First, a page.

Writing in the morning; writing in the evening; a lot of shopping in between. That was Day 17 of NaNoWriMo. Something I’ve done before, but first time this month of writing.
Today is Day 18, and I’m just about to the finish line.
Whereas the night before the words struggled to get out, last night I found it necessary to shut down after finishing the current chapters. I ended up a couple of hundred words short of three thousand for the day, and I could have written more, but I’ve been pushing it hard for a couple of days, working through something that was kicking my butt, and I didn’t want to get into a chapter, then shut down a couple of hundred words in before heading to bed.
Why mess up a good thing?
That’s why this morning finds me thirty-two hundred words short of fifty thousand, and one of the finish lines is in sight. I stated a long time a go that NaNo is a marathon, where you keep a steady pace and don’t worry about sprinting your way across twenty-six miles of copy.
When you hold it up to that light, then you can say: the end of your story is the finish line, and the fifty thousand point is the wall that some runners hit.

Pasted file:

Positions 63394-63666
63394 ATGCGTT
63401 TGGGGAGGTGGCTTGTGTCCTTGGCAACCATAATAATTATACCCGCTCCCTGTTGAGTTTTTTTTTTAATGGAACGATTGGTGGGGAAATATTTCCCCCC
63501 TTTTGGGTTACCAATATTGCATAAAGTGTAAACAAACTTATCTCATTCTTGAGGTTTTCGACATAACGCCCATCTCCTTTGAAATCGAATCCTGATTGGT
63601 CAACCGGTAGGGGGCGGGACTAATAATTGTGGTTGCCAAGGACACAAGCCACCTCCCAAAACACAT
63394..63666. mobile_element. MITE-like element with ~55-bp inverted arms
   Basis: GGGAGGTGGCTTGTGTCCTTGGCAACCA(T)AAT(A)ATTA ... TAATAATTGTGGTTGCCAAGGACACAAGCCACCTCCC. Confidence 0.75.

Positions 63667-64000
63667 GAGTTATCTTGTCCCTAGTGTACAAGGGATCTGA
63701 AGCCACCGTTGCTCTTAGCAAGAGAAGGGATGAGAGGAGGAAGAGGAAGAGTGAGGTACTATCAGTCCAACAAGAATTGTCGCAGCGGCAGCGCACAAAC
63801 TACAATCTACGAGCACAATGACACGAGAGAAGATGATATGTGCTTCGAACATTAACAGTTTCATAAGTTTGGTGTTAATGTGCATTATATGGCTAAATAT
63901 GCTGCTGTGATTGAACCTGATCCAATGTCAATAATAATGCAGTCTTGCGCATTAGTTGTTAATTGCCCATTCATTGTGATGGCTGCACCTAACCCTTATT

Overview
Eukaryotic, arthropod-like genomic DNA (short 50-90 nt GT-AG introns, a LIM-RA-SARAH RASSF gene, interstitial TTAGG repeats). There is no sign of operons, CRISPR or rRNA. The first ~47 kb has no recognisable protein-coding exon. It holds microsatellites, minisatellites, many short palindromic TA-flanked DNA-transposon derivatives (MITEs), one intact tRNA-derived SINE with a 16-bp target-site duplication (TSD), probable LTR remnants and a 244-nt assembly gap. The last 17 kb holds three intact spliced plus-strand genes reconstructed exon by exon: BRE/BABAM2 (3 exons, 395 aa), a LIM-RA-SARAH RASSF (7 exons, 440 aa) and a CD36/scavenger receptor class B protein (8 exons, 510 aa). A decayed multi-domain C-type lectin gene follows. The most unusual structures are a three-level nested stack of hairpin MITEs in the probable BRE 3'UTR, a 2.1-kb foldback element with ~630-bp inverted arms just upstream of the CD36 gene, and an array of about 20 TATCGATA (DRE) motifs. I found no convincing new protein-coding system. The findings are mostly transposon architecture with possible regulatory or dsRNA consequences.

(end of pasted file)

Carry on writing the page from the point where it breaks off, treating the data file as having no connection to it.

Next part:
It’s a very rare occasion–at least to my way of thinking–that when you write fifty thousand, and some plus, for NaNo, that’s it: you are through with your novel. I don’t mean through as in “I’ll never have to edit this sucker and make it presentable,” I mean through as in, “That’s it: The End, put this damn thing to bed for a while.” You’re going to go a little beyond the Fifties to get to the Endies, and that’s where the Wall is gonna come in.
Something like this happened last year. I stared out, but before I started writing, I knew I’d venture beyond fifty thousand. I figured, at first, maybe sixty-five, maybe seventy thousand, but not much beyond that. Then once I was through with Part One, I was thinking, “Oh, this will be seventy-thousand,” and it wasn’t long before I knew the novel was going to hit eighty thousand . . .
At the end of Day 17, I was a little over sixty-one thousand words into the novel, and would end up writing another twenty-five thousand in the next eight days. By the time I was into the last few chapters, I wanted it over. Sure, I’m like that with every story–I want to write “The End” and go off and do something else–but reaching the end of Demonic Majesty was a trial. I made it though, but it wasn’t the easiest things I’d done.
This time–not so much. I’ve written far more in the last year before this NaNo than I had before doing Her Demonic Majesty. That was the first real novel I’d not only written, but completed, and the experience taught me quite a lot. This time around, there have been a few bumps in the path, but nothing that I haven’t be able to work though.
The end is near . . . but the moment has been prepared for.
And I didn’t have to fall off a radio telescope to learn that.